Saturday, 25th November 2017
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VETERINARY NURSE

Veterinary nurses work alongside veterinary surgeons to provide extra supportive care and treatment to animals, usually in a veterinary practice. Veterinary nurses will provide the typical nursing care for sick and injured animals before, during and after surgery or treatment. They are there to make animals as comfortable and calm as possible, and also to educate owners on good standards of animal care.

There are about 9,000 registered veterinary nurses in Britain (RCVS), with about 64% employed full-time. It is a skilled profession that requires specific qualifications and hard work. Not all veterinary nurses will be involved in surgeries, but may be required to assist where necessary.

Tasks will vary between different surgeries and practices, but there are certain tasks that are likely to make up the majority of a veterinary nurse’s day. These include:

  • Holding and calming animals during check-ups, treatments and surgeries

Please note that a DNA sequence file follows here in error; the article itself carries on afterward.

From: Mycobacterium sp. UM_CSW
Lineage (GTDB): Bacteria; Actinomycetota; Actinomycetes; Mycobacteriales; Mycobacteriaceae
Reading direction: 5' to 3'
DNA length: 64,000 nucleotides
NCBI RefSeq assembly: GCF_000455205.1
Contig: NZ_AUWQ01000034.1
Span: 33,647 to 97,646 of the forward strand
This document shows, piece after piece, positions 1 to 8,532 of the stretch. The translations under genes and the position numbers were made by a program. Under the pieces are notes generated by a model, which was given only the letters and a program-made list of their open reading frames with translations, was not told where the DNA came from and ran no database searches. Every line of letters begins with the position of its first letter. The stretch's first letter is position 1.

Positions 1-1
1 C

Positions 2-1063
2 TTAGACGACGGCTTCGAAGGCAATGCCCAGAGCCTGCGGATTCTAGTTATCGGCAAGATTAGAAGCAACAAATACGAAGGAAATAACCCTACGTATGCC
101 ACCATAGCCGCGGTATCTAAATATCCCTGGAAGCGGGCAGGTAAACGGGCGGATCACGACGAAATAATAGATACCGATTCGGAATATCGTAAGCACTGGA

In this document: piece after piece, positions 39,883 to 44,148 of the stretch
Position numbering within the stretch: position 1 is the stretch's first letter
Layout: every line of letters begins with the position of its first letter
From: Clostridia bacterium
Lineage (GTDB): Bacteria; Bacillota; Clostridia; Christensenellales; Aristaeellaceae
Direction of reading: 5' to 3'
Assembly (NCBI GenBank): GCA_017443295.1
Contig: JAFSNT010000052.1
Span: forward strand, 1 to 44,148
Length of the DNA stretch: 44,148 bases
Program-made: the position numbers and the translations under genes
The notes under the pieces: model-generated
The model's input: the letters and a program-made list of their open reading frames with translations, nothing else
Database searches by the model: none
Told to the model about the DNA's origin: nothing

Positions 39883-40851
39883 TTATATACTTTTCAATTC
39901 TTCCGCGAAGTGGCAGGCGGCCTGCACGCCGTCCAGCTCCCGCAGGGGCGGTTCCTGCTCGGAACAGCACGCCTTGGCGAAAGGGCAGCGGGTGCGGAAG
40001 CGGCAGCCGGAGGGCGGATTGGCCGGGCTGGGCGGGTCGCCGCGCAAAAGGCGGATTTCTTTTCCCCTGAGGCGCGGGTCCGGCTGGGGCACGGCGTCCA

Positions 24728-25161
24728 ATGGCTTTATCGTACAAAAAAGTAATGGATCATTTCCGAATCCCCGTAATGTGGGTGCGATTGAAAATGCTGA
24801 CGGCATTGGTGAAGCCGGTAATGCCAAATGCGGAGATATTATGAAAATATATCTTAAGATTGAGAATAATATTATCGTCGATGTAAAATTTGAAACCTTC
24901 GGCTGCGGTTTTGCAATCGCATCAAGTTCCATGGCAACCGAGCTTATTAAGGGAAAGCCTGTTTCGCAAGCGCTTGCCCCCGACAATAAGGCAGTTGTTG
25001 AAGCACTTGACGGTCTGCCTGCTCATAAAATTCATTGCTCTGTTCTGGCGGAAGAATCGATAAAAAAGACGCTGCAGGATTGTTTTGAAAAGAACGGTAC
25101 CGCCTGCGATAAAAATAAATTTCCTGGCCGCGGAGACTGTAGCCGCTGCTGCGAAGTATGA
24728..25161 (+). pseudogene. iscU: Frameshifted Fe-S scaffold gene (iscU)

• Assisting surgeons by monitoring the vital signs of the patient
  • Collecting samples for analysis
  • Administering medication and drugs
  • Preparing animals for operations and injections
  • Sterilising surgical tools and work areas
  • Changing and cleaning wounds
  • Taking X-rays
  • Feeding the animals, and cleaning out their accommodation
  • Welcoming owners and relaying information to them

Veterinary nurses are not only required in normal veterinary practices and hospitals but in wildlife parks, equestrian centres or research centres. Some nurses choose to specialise in equine veterinary science, whilst others may work with small or exotic animals. Veterinary nurses may sometimes be required to double up their duties, perhaps working in reception or dealing with administration. Some nurses may run their own specialist clinics, such as weight clinics, worming and flea treatments and dental services.

Veterinary nurses aim to provide constant and suitable care and attention to animals, both pre- and post-operation. This requires their patience, dedication and the ability to deal with unpleasant tasks and emotional situations. This sometimes means working long and anti-social shifts, but the profession offers variety and constant interaction with animals.

In a veterinary practice, the care and welfare of the animal is important, but so is that of the owner. Good people skills and a friendly, calming nature are very important.